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Valvular heart disease

Aetiology

  • Principal causes vary between Western and developing countries
  • Common causes are:
    • Congenital valvular abnormalities (e.g. bicuspid aortic valve)
    • Infective endocarditis
    • Rheumatic fever
    • Degenerative valve disease
    • Ischaemic heart disease

Pathology

  • Rheumatic fever results from immune-mediated inflammation of heart valve
  • Results from cross reaction between Group A haemolytic strep and cardiac proteins
  • Valve disease results in either stenosis or incompetence
  • Stenosis causes pressure load on proximal chamber
  • Incompetence causes volume load proximal chamber
  • Thrombus may form in dilated left atrium resulting in peripheral embolisation

Clinical features

Aortic stenosis

  • Angina pectoris
  • Syncopal episodes
  • Left ventricular failure
  • Slow upstroke to arterial pulse
  • Ejection systolic murmur in 2nd right intercostal space

Aortic regurgitation

  • Congestive cardiac failure
  • Increased pulse pressure
  • Water-hammer pulse
  • Early diastolic murmur at left sternal edge

Mitral stenosis

  • Pulmonary hypertension
  • Paroxysmal nocturnal dyspnoea
  • Atrial fibrillation
  • Loud first heart sound
  • Mid diastolic murmur at apex

Mitral regurgitation

  • Pulmonary oedema
  • Apex beat displace laterally
  • Apical pansystolic murmur

Tricuspid stenosis

  • Fatigue and peripheral oedema
  • Hepatomegaly and ascites
  • Increased JVP with prominent a waves
  • Diastolic murmur at left sternal edge

Tricuspid regurgitation

  • Pulsatile hepatomegaly and ascites
  • Right ventricular heave
  • Prominent JVP with large v waves
  • Pansystolic murmur at left sternal edge

New York Heart Association classification

  • Dyspnoea can be classified by severity of symptom
Classification Symptoms
NYHA I Capable of ordinary physical activity
NYHA II Ordinary activity induces dyspnoea
NYHA III Limitation of physical activity
NYHA IV Symptoms at rest

Investigation

  • Investigation of valvular heart disease will require:
    • Electrocardiogram
    • Chest x-ray
    • Echocardiography
    • Cardiac catheterisation with measurement of transvalvular gradient

Medical Management

  • Few patients with symptomatic aortic stenosis survive 5 years
  • Approximately 20% of symptomatic patients will suffer sudden death
  • Asymptomatic mitral stenosis is well tolerated with greater than 50% 10-year survival
  • Medical management consists of:
    • Treatment of cardiac failure
    • Digitalisation if in atrial fibrillation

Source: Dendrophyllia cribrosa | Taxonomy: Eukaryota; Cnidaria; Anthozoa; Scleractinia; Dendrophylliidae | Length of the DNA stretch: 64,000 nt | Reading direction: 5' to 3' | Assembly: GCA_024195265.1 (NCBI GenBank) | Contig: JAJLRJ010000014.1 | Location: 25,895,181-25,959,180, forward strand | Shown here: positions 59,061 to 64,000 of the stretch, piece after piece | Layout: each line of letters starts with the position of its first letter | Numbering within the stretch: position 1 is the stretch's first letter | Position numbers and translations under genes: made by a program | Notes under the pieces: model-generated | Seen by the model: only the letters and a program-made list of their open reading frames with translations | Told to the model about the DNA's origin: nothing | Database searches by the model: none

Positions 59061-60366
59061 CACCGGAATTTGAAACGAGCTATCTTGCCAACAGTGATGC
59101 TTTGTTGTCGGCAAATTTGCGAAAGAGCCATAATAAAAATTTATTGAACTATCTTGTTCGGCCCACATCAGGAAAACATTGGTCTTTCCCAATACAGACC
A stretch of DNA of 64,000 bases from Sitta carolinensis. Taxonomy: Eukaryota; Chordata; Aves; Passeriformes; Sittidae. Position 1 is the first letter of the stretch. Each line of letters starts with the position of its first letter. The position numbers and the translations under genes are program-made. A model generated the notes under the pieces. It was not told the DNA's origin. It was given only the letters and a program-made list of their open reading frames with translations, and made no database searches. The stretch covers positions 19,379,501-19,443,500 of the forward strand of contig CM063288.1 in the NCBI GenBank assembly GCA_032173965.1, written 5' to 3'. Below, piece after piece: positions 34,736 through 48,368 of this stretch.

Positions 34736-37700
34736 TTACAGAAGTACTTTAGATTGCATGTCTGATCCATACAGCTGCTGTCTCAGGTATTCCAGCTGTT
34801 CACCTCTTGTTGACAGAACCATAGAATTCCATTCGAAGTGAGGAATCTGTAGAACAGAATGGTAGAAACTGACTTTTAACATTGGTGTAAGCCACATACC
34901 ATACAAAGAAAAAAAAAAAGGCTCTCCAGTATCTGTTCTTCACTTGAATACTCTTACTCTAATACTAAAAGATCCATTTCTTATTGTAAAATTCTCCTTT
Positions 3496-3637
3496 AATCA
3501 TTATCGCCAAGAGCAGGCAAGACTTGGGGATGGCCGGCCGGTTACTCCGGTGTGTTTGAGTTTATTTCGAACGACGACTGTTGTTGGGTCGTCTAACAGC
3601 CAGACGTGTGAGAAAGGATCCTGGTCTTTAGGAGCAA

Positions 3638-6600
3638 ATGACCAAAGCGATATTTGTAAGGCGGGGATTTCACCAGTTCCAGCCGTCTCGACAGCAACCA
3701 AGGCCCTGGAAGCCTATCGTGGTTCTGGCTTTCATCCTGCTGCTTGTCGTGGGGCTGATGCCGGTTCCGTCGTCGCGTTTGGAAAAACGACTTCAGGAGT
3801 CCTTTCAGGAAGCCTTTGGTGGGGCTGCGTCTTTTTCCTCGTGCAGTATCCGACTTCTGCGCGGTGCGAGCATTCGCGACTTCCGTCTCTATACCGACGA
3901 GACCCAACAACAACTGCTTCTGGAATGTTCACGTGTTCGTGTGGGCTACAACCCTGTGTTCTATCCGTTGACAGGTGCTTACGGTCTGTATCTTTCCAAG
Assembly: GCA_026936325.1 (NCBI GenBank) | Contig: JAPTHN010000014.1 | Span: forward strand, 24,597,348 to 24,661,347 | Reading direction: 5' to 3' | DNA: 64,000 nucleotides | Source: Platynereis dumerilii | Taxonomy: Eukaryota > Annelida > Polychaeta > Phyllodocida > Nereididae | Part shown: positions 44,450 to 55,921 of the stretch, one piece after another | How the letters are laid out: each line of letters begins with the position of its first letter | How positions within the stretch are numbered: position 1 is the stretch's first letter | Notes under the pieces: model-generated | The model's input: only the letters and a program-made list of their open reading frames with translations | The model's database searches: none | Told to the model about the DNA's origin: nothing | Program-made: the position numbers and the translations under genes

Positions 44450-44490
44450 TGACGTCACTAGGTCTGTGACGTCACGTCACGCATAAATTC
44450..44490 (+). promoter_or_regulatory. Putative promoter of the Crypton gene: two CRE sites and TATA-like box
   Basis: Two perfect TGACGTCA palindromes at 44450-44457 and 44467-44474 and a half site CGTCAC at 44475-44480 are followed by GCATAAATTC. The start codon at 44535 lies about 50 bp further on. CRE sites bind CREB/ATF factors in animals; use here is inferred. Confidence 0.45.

• Anticoagulation if evidence of peripheral embolisation

Surgical management

  • Approximately 7,000 patients per year undergo valve replacement
  • Aortic valve is commonest to be replaced (~75% of operations)

Indications for surgery

  • Aortic valve replacement
    • Symptomatic aortic stenosis
    • Asymptomatic aortic stenosis with pressure gradient > 50 mmHg
    • Symptomatic aortic regurgitation
  • Mitral valve replacement
    • Symptomatic mitral stenosis especially if peripheral emboli
    • Mitral valve area less than 1 cm2 
  • Surgery usually performed through a median sternotomy
  • On cardiopulmonary bypass with systemic hypothermia
  • Heart is arrested and protected with cardioplegic solution
  • Valve can be either repaired or replaced
  • Valve repair results in better haemodynamics
  • Does not require long-term anticoagulation

Prosthetic heart valves

  • Principal types are:
    • Heterografts (e.g. pig) stented or unstented
    • Homografts
    • Ball and cage (e.g. Starr-Edwards)
    • Tilting disc (e.g. Bjork-Shiley)

Mechanical valves

  • Readily available
  • Good durability
  • Require life-long anticoagulation
  • Risk of endocarditis

Starr Edwards heart valve

Heterografts

  • Readily available
  • Limited lifespan (aortic valves ~ 15 years, mitral valve ~8 years)
  • Limited duration of anticoagulation

Homografts

  • Not readily available
  • Do not require anticoagulation
  • Long-term outcome uncertain

Bibliography

Chandrashaker Y,  Westerby S,  Narula J.  Mitral stenosis.  Lancet 2009;  374:  1271-1283.

Goldsmith I,  Turpie A G,  Lip G Y. Valvular heart disease and prosthetic heart valves.  Br Med J 2002;  325:  1228-1331.

Rahimtoola S H.  Choice of prosthetic heart valve for adult patients. J Am Coll Cardiol 2003;  41:  893-904.

Thamilarasan M,  Griffin B.  Choosing the most appropriate valve operation and prosthesis.  Cleve Clin J Med 2002;  69:  693-698.

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